Sexual Health and Fitness

I am certain that many of you who are reading this do care about how your performance in bed gets influenced by a healthy lifestyle.  As much as men care, I know so do women.

But before we get into the depth of it, let me clarify that this article is not meant to cure your sexual health problems through some supplements or any kind of magic, but rather it’s the reality and realization of how fitness affects your sex lives.

Let me start with the root cause of most of the issues: Obesity.

Whatever problems you have in bed, you will find most fingers pointing to all those stored layers and tyres, and the verdict is almost always that “your obesity is likely the reason for your under-performance.” Is there any truth to this? The answer to this, unequivocally, a Yes.

In one of the researches, it was found that obese men have much higher chances of erectile and sexual dysfunction [1]. The best performance is one where you can supply blood to your organ as fast as possible. With obese men, that’s not the case. The functioning of the endothelium is affected in obese men which hampers the supply of blood to your organ. Well, how do you know you are obese? Stand up and look down, can you see your toes? No? Well, I am sorry, you are obese.

Obesity, Sexual Health, and Gender

Does obesity cause sexual health problems only in men? Definitely not.  In one of the studies, it showed that obesity has caused problems in sexual lives of women as well [2].

But can an obsession with fitness affect sex life? I would say, “it depends.”

Dieting and its impact on sexual health

1. Extreme Calorie-Deficit Diet

Let’s say you are one of those who want to drop your body fat percentage, and therefore start with extreme calorie deficit. Extreme calorie deficit can lead to loss of many nutrients, which directly or indirectly affects your sexual functions. In one of the studies, a calorie-restricted diet drastically reduced serum Total Testosterone, Estradiol, and the sex hormone-binding Globulin [3]. Just to clarify, when we talk about calorie restriction here, it’s way lower than BMR.

That is one of the reasons why some of the bodybuilders complain about lower sex drive, especially during the preparation phase, but after the competition when they get back to their maintenance calories, their sex drive returns to normalcy. My statement is supported by one of the studies in this field [4].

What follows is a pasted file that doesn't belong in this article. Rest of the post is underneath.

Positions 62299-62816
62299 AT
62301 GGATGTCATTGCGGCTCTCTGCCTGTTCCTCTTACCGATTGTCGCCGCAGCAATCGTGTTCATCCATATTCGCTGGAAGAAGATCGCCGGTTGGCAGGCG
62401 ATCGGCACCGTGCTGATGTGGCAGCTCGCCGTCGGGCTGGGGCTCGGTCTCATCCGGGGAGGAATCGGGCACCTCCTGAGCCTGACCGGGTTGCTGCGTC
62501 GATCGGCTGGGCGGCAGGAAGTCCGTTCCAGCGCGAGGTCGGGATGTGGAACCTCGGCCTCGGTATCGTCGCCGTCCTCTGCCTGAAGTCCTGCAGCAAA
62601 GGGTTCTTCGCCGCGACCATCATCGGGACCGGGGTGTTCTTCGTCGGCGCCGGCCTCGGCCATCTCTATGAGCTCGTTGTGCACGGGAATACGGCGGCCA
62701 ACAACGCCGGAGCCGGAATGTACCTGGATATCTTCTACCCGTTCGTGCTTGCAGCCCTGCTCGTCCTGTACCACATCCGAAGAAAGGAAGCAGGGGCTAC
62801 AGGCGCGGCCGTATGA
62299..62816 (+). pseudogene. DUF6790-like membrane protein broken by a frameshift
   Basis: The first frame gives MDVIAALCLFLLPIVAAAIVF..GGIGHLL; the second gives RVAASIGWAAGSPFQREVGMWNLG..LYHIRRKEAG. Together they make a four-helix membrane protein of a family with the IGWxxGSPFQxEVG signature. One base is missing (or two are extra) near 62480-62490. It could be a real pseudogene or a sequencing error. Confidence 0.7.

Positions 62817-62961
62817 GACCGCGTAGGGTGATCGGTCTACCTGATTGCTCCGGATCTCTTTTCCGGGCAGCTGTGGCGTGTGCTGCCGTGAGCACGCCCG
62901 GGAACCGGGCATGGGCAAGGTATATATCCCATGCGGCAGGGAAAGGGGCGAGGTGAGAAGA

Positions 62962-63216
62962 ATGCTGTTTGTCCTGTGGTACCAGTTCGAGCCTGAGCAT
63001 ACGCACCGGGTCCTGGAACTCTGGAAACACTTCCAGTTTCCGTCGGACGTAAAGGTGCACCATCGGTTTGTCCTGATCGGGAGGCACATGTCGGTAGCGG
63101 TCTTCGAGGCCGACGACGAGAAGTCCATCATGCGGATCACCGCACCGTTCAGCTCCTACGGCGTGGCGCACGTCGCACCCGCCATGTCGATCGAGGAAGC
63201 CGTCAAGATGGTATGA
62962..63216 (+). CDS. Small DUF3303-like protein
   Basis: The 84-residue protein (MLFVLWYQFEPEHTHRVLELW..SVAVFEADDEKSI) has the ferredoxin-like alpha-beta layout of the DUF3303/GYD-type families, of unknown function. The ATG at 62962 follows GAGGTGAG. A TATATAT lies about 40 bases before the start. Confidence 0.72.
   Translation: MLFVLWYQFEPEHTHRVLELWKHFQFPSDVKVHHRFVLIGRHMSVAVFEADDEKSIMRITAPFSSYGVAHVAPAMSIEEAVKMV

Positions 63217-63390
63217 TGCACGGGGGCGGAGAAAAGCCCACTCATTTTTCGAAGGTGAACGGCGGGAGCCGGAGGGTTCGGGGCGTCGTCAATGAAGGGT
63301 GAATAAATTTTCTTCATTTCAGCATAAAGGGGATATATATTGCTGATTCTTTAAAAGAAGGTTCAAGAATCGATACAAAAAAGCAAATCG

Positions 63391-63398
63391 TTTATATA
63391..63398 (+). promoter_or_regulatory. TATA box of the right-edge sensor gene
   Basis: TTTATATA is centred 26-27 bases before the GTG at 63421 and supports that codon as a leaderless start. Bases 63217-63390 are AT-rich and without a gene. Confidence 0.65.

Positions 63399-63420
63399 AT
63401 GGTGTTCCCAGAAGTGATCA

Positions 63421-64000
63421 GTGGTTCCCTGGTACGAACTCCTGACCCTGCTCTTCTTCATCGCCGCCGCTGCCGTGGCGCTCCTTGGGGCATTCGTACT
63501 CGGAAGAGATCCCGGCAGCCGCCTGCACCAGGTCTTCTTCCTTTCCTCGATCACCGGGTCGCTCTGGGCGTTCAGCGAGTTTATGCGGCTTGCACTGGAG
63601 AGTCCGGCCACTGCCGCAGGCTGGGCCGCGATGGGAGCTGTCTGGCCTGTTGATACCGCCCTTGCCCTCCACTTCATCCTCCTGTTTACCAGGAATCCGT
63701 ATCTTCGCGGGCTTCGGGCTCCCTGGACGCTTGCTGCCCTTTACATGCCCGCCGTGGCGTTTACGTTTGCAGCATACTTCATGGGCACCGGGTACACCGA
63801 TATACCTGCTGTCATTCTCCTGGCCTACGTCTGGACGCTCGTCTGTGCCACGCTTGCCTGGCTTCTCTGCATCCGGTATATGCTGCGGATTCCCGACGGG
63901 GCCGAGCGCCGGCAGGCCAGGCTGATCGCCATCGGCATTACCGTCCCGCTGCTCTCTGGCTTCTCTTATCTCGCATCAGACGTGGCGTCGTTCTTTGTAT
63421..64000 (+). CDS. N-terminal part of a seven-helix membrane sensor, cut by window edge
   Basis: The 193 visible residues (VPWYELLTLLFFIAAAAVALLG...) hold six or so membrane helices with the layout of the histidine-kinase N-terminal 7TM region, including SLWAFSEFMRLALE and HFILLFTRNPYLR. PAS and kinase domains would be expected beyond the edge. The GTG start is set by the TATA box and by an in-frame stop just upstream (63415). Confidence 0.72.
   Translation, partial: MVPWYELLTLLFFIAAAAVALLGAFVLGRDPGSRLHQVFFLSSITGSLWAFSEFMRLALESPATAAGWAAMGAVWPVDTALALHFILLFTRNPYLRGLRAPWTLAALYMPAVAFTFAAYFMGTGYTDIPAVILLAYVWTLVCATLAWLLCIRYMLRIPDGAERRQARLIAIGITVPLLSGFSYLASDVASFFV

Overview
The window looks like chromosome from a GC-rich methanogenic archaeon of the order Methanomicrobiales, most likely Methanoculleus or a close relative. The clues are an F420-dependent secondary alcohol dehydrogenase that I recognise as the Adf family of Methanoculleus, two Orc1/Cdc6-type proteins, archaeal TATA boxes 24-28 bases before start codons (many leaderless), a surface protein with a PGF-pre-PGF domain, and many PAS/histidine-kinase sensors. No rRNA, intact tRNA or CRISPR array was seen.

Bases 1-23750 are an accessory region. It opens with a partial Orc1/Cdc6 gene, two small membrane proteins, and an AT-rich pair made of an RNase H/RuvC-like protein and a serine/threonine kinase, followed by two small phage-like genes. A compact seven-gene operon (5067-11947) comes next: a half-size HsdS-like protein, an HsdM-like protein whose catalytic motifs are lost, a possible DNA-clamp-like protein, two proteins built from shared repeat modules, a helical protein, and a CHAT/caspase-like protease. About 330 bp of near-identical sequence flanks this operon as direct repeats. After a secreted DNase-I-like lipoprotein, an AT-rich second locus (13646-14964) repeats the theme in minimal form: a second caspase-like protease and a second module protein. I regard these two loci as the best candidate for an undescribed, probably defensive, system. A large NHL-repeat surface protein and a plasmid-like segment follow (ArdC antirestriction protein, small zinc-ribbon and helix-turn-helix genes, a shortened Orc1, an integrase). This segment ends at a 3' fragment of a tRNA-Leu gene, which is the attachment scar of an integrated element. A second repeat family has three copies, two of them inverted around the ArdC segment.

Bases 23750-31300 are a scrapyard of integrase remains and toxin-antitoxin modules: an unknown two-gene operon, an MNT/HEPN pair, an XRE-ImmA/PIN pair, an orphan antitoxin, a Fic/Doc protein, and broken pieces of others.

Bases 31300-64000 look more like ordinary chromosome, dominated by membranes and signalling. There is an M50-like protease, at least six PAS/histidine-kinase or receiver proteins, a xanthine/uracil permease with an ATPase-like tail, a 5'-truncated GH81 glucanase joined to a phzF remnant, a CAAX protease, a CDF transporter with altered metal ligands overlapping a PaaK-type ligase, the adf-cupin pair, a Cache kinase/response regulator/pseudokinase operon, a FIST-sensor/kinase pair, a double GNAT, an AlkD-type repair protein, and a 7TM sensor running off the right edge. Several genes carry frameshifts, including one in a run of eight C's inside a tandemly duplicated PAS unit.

2. Avoiding Saturated Fats

One of the major reasons even many fit people lack in satisfactory performance in bed is because they completely avoid saturated fats.  Saturated fats can greatly help in production of testosterone. Now we all know testosterone has many functions, one of which improves your libido, if the testosterone is produced naturally and not ‘injected’ or ‘orally’ taken. There are many studies which advocate high fat diets to improve your testosterone levels, and state that surviving on low fat diets can cause lower testosterone production[5][6][7] .

Now, will this mean that with diets like ketogenic diet, if we eat just under maintenance, our sex lives will improve greatly? Is it keto for life, then?

Perhaps that is too hasty a conclusion to form.

I can point you to one research which show that low-carb diets actually reduce your testosterone levels and can impact your sex lives adversely, and another study showing how carbs are important in producing free testosterone [8][9][10].

So does that now mean carbohydrates are better for better sex life? More carbs = better performance?

Agreed that research results may sound contradictory and confusing. To help you, I have presented my final conclusion on this in the final paragraph of this article. Do read on till the end to get your answer to the carb problem!

Exercise and its impact on sexual health

Next, we will be focusing on effects of exercise. When we exercise, we release feel-good hormones called Endorphins. These are the same hormones which are released during sex. The logic is simple, the more you trigger the release of endorphins in your daily routine, the more you will trigger this hormone even during sexual activity. And of course, your interest in sex will also be enhanced. You must have noticed, after incorporating exercise in your lifestyle, you are more sexually aroused, and now you know why.

So what kind of exercise needs to be done? Well, nothing beats good old weightlifting or any forms of it.